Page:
June 26, 2015

Are you uninsured and facing high medical costs? 5 strategies to consider when you’ve been overcharged

A recent article published in the Washington Post reported the findings of a study on the disparity between hospital charges faced by uninsured patients and the real cost to hospitals to provide care to those patients. The study, published in Health Affairs scientific journal, found that 50 US hospitals were charging an average of 10 times the actual cost of providing care to their patients. According to Gerard Anderson, co-author of the study and professor at the Johns Hopkins Bloomberg School of Public Health, “They are price gouging because they can.” Added Anderson, “They are marking up prices because no is telling them they can’t.” In light of the research done by Anderson and his co-author, it is becoming increasingly important to know what steps you can take to manage your high medical costs. The bad news is that uninsured patients are the most likely to be charged the highest prices for their medical care. The good news is that you have several different options to reduce your out of pocket medical expenses if you’re uninsured and have been a victim of price gouging. Consider the following five strategies to help you manage and reduce your high medical costs.


1. Evaluate the options already in place.

One of the first options to explore is whether or not you qualify for Medicare. To find out if you’re eligible to have Medicare negotiate down and cover some or all of your medical expenses, visit the official Medicare Website and take their quick eligibility quiz. If you do qualify, you’ll have access to various money saving options through the Medicare Savings Programs. These state-run programs will help you pay Medicare premiums, deductibles, coinsurance costs, copayments, and prescription drug costs. Working with the hospital can also be an option that may lead to lower medical cost. In a post about handling high medical expenses, Caroline Mayer, consumer blogger and authority on health care costs, suggests inquiring “about getting a lower fee for paying the entire bill up front.” Because a lump-sum payment can decrease paperwork, time, and costs for doctors and hospitals, some medical institutions offer 10 to 30 percent discounts for paying in full within 30 days. In-house hospital financial assistance is another resource some hospitals provide that can help decrease your out of pocket costs. This support often includes interest-free extended payment plans and reduced pricing on the services they charged you for initially. Mayer gives words of wisdom for those looking to get help with their medical costs through their hospital or doctor, saying, “Even though your income may be well above poverty level, don’t assume you won’t qualify for financial aid for your medical expenses. Many programs help families shoulder their doctor bills regardless of income, especially those facing high medical bills in a given year.”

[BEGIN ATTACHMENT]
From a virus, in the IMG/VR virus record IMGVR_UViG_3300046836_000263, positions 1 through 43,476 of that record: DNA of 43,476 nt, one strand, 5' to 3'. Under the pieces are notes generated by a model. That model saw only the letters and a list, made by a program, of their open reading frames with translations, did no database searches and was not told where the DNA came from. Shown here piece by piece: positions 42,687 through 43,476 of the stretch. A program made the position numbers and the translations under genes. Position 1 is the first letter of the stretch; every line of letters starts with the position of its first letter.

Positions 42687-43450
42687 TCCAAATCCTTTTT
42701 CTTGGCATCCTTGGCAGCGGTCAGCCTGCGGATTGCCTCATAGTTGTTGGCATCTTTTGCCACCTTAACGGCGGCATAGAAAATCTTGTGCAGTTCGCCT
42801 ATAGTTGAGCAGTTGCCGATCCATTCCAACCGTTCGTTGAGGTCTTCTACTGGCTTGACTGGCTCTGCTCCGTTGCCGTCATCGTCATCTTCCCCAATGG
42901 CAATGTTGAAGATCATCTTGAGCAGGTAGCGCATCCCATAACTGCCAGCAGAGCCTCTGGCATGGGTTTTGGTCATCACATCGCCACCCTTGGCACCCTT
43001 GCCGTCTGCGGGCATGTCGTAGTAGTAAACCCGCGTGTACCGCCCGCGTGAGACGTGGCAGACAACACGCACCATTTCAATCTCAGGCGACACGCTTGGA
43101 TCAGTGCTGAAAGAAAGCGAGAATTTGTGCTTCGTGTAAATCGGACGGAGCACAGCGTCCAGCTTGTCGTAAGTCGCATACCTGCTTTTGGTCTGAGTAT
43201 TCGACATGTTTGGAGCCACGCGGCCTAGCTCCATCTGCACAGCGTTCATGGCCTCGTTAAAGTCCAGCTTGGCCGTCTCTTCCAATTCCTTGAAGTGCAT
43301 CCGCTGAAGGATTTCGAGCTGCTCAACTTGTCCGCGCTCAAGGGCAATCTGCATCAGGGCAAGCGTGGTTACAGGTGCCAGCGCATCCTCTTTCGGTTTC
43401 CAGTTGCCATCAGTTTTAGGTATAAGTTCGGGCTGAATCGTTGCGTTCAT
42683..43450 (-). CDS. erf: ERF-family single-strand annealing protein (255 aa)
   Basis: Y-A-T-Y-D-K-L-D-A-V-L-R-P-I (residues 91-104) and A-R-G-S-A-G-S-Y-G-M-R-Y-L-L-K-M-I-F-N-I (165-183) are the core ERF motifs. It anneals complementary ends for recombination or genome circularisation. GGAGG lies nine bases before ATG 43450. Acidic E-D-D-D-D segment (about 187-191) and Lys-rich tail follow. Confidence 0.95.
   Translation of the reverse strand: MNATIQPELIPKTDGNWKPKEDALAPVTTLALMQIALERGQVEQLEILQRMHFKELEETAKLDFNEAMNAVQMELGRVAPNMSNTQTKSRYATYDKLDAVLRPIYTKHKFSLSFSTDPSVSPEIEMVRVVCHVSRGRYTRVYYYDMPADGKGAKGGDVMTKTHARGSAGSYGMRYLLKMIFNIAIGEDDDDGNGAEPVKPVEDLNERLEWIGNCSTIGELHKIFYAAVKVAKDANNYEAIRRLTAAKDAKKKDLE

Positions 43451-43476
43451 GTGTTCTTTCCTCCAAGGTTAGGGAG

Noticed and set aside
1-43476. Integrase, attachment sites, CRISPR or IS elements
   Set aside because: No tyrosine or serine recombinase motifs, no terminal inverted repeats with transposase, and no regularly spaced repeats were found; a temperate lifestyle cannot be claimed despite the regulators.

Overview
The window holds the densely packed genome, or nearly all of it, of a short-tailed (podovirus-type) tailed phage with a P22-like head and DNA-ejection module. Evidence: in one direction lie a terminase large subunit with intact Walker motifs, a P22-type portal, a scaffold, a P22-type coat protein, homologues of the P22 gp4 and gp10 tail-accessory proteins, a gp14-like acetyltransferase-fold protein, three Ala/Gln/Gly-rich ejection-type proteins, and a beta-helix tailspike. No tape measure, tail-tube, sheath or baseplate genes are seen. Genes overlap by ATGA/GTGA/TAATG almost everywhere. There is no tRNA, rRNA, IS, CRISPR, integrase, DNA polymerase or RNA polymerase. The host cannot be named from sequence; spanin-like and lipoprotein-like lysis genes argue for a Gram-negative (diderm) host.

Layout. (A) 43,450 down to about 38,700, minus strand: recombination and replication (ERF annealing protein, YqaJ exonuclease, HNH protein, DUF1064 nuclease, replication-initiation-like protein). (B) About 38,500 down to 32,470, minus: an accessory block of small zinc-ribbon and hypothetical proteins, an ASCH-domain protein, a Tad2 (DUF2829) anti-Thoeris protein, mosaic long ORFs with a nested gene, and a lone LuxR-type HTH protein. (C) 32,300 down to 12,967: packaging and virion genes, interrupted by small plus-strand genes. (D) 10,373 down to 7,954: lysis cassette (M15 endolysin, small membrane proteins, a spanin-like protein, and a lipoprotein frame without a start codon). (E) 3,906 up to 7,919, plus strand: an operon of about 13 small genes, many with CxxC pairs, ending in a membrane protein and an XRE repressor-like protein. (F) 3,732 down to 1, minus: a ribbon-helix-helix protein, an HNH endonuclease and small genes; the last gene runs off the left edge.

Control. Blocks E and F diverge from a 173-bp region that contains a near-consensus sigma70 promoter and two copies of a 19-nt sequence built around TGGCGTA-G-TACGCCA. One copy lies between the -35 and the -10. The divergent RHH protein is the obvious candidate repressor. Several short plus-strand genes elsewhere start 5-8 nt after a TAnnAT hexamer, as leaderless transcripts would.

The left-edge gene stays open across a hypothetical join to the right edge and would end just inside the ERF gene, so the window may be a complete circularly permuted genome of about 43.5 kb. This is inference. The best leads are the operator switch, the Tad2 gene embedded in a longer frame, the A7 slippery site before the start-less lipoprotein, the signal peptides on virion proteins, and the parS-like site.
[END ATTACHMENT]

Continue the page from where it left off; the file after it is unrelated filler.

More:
2. Negotiate medical bills on your own.

Since hospital prices are not based on the actual cost of providing care to patients, more and more patients have begun negotiating their medical bills down to reasonable rates on their own. 51% of all US hospitals are not-for-profit, meaning that they are more likely to negotiate their prices with consumers. If you plan to negotiate on your own, stay organized and keep track of each bill you receive. Make sure to read each bill carefully, as it is common for hospital bills to contain errors or charges for services you didn’t receive. There are a growing number of online resources that are making it possible to compare billing rates from one hospital to the next. Using sites such as Clear Health Costs, Healthcare Blue Book, and FAIR Health allows you to see how much you’re being overcharged, and allows you to use quoted prices from other hospitals as a starting point for your own bill negotiations.


3. Consider Crowdfunding as an option to raise money to cover your health care costs.